Joan Taylor Among Ten Finalists For Prestigious Katherine Ley Award

April 21, 2005

Cape Cod, Massachusetts - ECAC Commissioner Phil Buttafuoco has announced the finalists for the Katherine Ley Award which includes Brown University interim athletic director Joan Taylor.

The Katherine Ley Award Committee, made up of college administrators in Divisions I, II and III, will make the selection. The announcement is expected on Monday, May 2, although the administrator will be formally honored on Sunday, September 25 at the Honors Dinner presented by Jostens during the ECAC Convention and Trade Show presented by Clark Companies, Clough Harbour Sports, Musco Lighting and Sportsfield Specialties.

Established in 1983 for the purpose of honoring an eastern woman athletics administrator who exemplifies the values and characteristics displayed by Katherine Ley, the award honors someone of demonstrated leadership ability, a proponent of women's issues and a role model for women coaches and administrators.

This year's nominees are Brown University's Joan Taylor, Fairleigh Dickinson University's Ann Gulino-Thompson, Dartmouth College's Jo Ann "Josie" Harper, Kean University's Kim Culligan, Janice Quinn of New York University, Cheryl Cole of Plattsburgh State University, Geri Knortz of Saint Michael's College, Paula Sullivan of Stonehill College, Kristen Foley of Temple University and United States Military Academy's Mady Salvani. Click here for the all-time Katherine Ley award recipients' list.

Brown University's Joan Taylor has served student-athletes for over thirty years. Last year, she took over as interim athletic director and navigated the athletic department through some uncertain times. A member of the Brown athletics staff since 1969 as a coach and administrator, she started as the women's tennis coach and quickly moved to assistant athletic director, associate athletic director and senior women's administrator. During her tenure, Brown's women's athletic programs grew to 20, the second most of any school in the nation. A proponent for women's sports and all sports, Taylor has worked on a number of national committees for women's sports, both regionally and nationally, including the National Association of Collegiate Women's Athletics Administrators.

Ann Gulino-Thompson, Fairleigh Dickinson University's Associate Director of Athletics since 1986, has twice served as the department's acting director during the 1997-and 2002-2003 academic years. As Senior Women's Administrator, Ann coordinated and guided the department and university through the 1997 and 2004 NCAA certification processes. In both cycles the Ann was cited for her part in developing the report as well as the positive and professional manner she used to coordinate the process on behalf of the University. She is involved in all aspects of team and student-athlete compliance with the University, NEC and NCAA. Ann serves as the liaison between the athletics department and the University's Financial Aid, Admissions, Residence Life, Enrollment Services and Food Services offices and is presently the Knights' representative and former committee chairperson on the Northeast Conference Senior Women's Administrator Committee.

Jo Ann "Josie" Harper, a prominent figure in collegiate athletics and a highly regarded coach, is Dartmouth College's director of athletics and recreation. She assumed the leadership role for Dartmouth athletics in 2002, becoming Dartmouth's first woman to hold the position both at Dartmouth and in the Ivy League. Harper joined the Dartmouth staff in 1981 as head coach of women's lacrosse. In 11 seasons as coach , she led her teams to a record of 88-69 overall, 37-28 in the Ivy League. As the Dartmouth coach, she took the women's lacrosse team to Ivy League championships in 1986 and 1987, the ECAC championship in 1988 and the NCAA tournament in 1983. In 1986, she coached the U.S. World Cup team, and she assisted with the 1982 United States team that won the World Championship in England. Harper relinquished her coaching duties to concentrate full-time on her growing administrative responsibilities. Named the National Association of Collegiate Women Athletic Administrators Division 1-AA administrator of the year, she has chaired the Dartmouth's Committee on Gender Equity, in addition to many national and regional committees.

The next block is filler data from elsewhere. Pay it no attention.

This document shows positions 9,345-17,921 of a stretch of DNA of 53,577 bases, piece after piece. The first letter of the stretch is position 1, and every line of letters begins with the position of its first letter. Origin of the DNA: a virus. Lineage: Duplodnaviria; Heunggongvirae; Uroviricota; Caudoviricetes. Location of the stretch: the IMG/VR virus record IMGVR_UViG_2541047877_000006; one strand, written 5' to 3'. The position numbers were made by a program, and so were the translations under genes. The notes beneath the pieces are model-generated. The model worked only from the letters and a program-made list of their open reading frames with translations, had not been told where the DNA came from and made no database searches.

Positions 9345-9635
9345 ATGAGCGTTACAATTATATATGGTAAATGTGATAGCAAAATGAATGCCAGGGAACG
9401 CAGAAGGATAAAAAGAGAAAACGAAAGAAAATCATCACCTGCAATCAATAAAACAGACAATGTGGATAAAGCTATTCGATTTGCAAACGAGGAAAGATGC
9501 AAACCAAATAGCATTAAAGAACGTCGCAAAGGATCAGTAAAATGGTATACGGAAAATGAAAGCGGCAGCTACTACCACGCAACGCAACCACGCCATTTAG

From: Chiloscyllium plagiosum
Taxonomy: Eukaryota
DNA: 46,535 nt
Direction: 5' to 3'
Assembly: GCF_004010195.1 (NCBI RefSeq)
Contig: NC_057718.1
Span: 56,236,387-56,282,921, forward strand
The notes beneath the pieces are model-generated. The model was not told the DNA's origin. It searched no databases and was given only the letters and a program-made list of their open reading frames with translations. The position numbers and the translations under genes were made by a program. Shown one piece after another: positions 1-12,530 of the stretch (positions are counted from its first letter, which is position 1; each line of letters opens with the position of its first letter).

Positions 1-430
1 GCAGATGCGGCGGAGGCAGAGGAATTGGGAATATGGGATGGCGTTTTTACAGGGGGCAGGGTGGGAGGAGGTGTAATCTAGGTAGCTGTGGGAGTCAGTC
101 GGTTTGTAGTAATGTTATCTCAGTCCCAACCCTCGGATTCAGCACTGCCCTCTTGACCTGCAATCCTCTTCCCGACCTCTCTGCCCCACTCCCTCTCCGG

Kim Culligan, Associate Athletic Director at Kean University, has been referred to as a true pioneer for women's athletics. In the midst of her athletic administrative career, Culligan took a diversion and enlisted in the United States Military where she served four years of active duty and 12 years as a reservist. While in the Army, she did not lose that inner athlete as she participated and coached a number of military club teams. Prior to her appointment at Kean, Culligan spent 10 years as the Associate Director for Athletics at St. Peter's College in Jersey City, N.J. Before that she was also a head coach and administrator at New Jersey City University, Upper Iowa University and at Minnesota State University-Mankato. At St. Peter's, Culligan was a member of the Metro Atlantic Athletic Conference (MAAC) Gender Equity and Diversity Committee and the MAAC Compliance and Enforcement Committee. She is also past president of the New Jersey Association of Intercollegiate Athletic for Women, and is currently the president of the Collegiate Administrators of New Jersey and the Knickerbocker Women's Lacrosse Conference.

Janice Quinn, a familiar face on the basketball court serving as the New York University head women's basketball coach since 1987, has also served as Assistant Director of Athletics and Associate Director. Leading her teams to an overall 394-104 record and the NCAA Division III Championship in 1997, Quinn's goal is to make each individual the best they can be. Many of her players have left NYU with bright professional futures as doctors, attorneys and engineers. Quinn's philosophy in coaching has been to set and achieve goals on and off the court. Quinn's track record as both a coach and as an administrator, confirms that what she does works. Not only does she display leadership ability with her student-athletes, but with the NYU Athletic Department staff, as well.